On Investing in
Transportation and Energy
BNSF carries about 15% (measured by ton-miles) of all inter-city freight, whether it is transported by truck, rail, water, air, or pipeline. Indeed, we move more ton-miles of goods than anyone else, a fact establishing BNSF as the most important artery in our economy’s circulatory system. Its hold on the number-one position strengthened in 2013.
BNSF, like all railroads, also moves its cargo in an extraordinarily fuel-efficient and environmentally friendly way, carrying a ton of freight about 500 miles on a single gallon of diesel fuel. Trucks taking on the same job guzzle about four times as much fuel.
Our confidence is justified both by our past experience and by the knowledge that society will forever need massive investments in both transportation and energy. It is in the self-interest of governments to treat capital providers in a manner that will ensure the continued flow of funds to essential projects. It is meanwhile in our selfinterest to conduct our operations in a way that earns the approval of our regulators and the people they represent.
On the Coming
Public Pension Crisis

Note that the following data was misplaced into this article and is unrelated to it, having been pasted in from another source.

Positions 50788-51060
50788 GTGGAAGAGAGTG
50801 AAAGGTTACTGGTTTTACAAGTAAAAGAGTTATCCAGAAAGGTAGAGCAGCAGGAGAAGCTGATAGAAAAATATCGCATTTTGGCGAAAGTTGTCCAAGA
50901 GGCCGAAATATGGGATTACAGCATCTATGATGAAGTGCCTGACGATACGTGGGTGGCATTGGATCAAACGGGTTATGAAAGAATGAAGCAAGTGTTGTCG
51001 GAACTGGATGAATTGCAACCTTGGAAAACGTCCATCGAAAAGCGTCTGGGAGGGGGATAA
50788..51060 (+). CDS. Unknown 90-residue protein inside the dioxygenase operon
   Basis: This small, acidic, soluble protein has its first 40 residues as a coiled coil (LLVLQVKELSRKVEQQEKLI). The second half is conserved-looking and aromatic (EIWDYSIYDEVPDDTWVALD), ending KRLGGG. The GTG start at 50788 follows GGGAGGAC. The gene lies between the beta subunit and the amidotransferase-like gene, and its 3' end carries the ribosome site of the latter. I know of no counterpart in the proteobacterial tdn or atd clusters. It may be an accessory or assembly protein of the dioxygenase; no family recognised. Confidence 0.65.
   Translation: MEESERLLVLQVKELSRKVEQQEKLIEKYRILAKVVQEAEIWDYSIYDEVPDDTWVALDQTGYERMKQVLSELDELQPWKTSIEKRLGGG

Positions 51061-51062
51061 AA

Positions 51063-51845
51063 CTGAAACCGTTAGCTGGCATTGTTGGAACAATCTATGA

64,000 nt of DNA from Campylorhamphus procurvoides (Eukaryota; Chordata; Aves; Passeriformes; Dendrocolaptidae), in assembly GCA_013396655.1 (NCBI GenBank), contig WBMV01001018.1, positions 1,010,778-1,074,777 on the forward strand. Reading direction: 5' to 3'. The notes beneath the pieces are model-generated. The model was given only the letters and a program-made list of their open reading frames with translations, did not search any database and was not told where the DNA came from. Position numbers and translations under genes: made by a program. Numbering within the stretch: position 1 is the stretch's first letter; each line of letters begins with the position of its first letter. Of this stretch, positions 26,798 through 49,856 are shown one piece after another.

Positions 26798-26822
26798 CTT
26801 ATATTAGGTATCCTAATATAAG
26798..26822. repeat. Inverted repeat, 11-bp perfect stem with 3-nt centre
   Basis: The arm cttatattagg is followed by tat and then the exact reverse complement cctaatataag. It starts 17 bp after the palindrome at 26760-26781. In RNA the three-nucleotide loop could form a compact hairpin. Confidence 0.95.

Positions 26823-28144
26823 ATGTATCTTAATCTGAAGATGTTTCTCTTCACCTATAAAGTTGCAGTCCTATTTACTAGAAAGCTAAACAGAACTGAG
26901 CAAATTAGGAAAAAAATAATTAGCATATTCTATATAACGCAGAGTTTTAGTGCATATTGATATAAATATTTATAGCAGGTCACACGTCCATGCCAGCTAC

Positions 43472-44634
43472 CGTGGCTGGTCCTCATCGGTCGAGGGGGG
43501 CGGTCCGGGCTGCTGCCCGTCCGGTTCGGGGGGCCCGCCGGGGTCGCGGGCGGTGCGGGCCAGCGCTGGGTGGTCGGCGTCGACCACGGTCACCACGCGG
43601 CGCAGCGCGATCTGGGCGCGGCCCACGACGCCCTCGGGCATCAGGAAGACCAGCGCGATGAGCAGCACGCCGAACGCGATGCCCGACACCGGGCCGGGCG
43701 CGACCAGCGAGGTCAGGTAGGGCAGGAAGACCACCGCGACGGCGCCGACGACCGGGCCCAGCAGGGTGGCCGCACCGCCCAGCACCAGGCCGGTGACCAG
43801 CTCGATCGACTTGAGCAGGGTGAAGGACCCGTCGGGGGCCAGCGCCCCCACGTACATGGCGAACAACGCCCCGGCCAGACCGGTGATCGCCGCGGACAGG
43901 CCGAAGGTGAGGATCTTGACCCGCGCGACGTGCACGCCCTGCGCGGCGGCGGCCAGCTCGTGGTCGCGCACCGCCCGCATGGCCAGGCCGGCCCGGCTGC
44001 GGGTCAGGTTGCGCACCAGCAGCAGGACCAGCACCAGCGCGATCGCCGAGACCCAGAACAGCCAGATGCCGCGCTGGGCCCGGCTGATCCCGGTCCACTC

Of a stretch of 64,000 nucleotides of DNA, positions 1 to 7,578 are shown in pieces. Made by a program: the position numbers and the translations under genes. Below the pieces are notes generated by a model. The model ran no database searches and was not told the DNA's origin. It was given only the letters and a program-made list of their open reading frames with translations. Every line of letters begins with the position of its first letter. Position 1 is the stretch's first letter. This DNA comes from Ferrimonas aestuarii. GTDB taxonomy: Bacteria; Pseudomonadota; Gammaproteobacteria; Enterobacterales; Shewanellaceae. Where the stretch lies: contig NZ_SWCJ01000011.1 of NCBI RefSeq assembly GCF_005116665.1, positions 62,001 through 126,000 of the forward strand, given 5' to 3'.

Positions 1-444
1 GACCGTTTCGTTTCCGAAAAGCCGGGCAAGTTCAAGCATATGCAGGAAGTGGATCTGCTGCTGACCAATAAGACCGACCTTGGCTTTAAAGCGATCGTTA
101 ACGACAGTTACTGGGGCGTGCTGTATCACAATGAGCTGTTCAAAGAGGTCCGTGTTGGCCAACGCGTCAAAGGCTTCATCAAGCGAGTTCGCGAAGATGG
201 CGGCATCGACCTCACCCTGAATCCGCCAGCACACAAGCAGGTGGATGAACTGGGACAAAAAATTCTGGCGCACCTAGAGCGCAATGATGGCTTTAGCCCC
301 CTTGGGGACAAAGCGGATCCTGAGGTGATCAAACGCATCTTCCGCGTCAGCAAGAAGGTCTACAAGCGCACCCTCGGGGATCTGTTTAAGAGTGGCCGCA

Local and state financial problems are accelerating, in large part because public entities promised pensions they couldn’t afford. Citizens and public officials typically under-appreciated the gigantic financial tapeworm that was born when promises were made that conflicted with a willingness to fund them. During the next decade, you will read a lot of news – bad news – about public pension plans.
Simply put, insurance is the sale of promises. The “customer” pays money now; the insurer promises to pay money in the future if certain events occur. Sometimes, the promise will not be tested for decades. (Think of life insurance bought by those in their 20s.) Therefore, both the ability and willingness of the insurer to pay – even if economic chaos prevails when payment time arrives – is all-important.
On Gimmicked Wall Street
Every dime of depreciation expense we report, however, is a real cost. And that’s true at almost all other companies as well. When Wall Streeters tout EBITDA as a valuation guide, button your wallet.
On Knowing Your Limitations